Most studies were qualitative using interviews (n=25), or focus groups (n=6), or focus groups and interviews (n=5). All quantitative studies used cross-sectional surveys (n=5) while mixed-method studies used surveys that contained open and closed questions (n=5) (see table 1).

Table 1

Characteristics of studies included

CYP age focus and health topic

10 studies (22%) focused on CYP under 5 years, 12 (26%) were about CYP between the ages of 0 and 15 years, 10 (22%) focused on young people (YP) aged 16–25 years and the rest focused on a range of different ages between 0 and 25 years (see online supplemental table).

Supplemental material

13 studies (28%) were related to CYP access for non-specific health conditions; 11 (24%) were about CYP with mental health conditions; 8 (17%) were about CYP’s oral health; 4 (9%) focused on CYP with chronic health conditions; 4 (9%) were about CYP with physical health conditions; 4 (9%) focused on YP’s sexual health; 1 (2%) was on help-seeking for children’s gender identity and 1 (2%) examined CYP eye care from optometry practices (see table 1).

Study participants

Most studies invited either caregivers (n=18), YP (aged 11+ years) (n=11) or HCPs (n=10) to participate; seven studies included more than one type of participant and one study surveyed optometry practices. More than half of the studies focused on CYP in general (n=28); the rest focused on a particular subpopulation(s) (see online supplemental table).

Primary healthcare setting

The following healthcare settings were studied (note, several studies covered multiple settings): general practice (n=27), health visiting (n=8), dental care (n=6), overall primary care (excluding dental care or optometry) (n=4), pharmacy services (n=3), optometry (n=1), walk-in centres (n=1) or sexual health clinics (n=1) (see table 1).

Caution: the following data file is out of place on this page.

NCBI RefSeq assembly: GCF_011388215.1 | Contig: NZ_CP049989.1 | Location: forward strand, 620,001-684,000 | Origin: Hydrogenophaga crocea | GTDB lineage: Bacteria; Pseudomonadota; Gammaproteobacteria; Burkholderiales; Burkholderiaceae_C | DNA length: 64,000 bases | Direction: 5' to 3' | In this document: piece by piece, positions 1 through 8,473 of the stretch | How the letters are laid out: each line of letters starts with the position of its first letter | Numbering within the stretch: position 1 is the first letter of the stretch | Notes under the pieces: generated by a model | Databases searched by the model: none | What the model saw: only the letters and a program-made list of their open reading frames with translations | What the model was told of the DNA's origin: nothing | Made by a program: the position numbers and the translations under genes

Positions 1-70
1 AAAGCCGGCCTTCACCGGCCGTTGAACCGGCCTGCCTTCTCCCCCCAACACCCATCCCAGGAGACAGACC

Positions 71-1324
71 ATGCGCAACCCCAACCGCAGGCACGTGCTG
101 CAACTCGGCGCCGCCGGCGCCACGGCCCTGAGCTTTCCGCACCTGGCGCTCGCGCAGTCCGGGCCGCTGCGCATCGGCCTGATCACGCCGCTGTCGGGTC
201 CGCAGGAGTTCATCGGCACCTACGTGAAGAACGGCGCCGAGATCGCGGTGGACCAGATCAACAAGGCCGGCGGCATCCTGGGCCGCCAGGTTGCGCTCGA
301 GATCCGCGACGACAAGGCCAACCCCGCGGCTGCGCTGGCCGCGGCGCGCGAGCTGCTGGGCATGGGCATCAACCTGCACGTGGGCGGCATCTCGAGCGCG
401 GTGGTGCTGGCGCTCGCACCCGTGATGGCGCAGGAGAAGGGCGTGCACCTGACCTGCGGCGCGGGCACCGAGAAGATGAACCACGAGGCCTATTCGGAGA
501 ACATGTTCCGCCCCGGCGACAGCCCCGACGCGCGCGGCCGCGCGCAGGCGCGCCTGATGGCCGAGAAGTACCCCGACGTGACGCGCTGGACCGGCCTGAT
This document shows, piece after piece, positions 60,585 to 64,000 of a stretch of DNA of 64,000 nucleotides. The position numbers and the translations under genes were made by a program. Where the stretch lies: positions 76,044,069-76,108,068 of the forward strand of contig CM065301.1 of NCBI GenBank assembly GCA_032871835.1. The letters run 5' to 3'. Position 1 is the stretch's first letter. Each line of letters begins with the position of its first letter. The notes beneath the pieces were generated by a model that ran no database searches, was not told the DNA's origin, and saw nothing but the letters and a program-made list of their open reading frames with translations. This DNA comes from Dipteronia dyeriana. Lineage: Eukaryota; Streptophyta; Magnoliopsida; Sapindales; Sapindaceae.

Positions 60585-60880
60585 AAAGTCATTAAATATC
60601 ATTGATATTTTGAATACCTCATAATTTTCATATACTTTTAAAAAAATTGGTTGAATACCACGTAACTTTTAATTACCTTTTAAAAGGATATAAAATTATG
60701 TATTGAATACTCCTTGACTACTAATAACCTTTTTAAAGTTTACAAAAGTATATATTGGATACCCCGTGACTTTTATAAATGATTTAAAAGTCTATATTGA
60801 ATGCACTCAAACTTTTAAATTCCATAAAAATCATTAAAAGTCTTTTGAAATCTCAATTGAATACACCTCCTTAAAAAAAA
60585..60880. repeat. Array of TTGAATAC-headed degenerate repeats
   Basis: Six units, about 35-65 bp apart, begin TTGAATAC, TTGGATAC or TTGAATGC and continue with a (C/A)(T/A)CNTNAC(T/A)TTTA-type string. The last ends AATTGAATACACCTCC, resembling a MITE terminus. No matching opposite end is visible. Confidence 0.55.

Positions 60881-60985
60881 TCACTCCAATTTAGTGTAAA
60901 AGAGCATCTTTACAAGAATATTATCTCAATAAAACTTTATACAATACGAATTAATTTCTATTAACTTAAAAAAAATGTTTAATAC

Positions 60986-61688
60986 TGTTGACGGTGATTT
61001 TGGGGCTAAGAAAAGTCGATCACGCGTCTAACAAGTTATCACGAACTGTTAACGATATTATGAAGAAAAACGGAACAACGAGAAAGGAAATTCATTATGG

Study quality and relevance

10 studies (22%) were rated high on both quality and relevance (see online supplemental additional file 3). Studies on CYP with chronic conditions and sexual health were rated higher on quality and relevance while half of oral health studies, and the only optometry study, were rated low on quality.

Facilitators and barriers in CYP access to primary care

We constructed three overarching themes on CYP and caregivers’ access to primary care: deciding to access care; reaching and entering services; and communication and trust between HCPs, caregivers and CYP (see figure 2). Online supplemental additional file 5 provides a table of themes by study.

Supplemental material

Figure 2

Facilitators and barriers to CYP access to primary care. CYP, children and young people’s; HCP, healthcare professional; YP, young people.

Deciding to access care

Multiple studies examined caregivers’ and YPs’ decisions to access healthcare. We constructed three subthemes: identifying a health issue as worthy of attention from an HCP (n=9); consulting with family and social networks about symptoms (n=5) and surmounting stigma, experiences of discrimination and embarrassment (n=17).

Identifying a health issue as worthy of attention from an HCP

Three studies (of medium/high-quality, in four reports) reported that a YP or caregiver would only seek help if they considered their symptoms serious, wanting to avoid burdening health system resources.30–33 As well as assessing severity, caregivers considered the familiarity of the illness, their child’s level of distress, and whether symptoms were worsening and/or persisting.30–33 First-time parents were more likely to access care as childhood illnesses were unfamiliar, making it difficult for parents to judge severity.31 The basis of YP’s (aged 16+) decision-making for mental health concerns was similar to those of caregivers; they would consider seeking help if their distress was severe and enduring, and was felt to be beyond self-management.34 35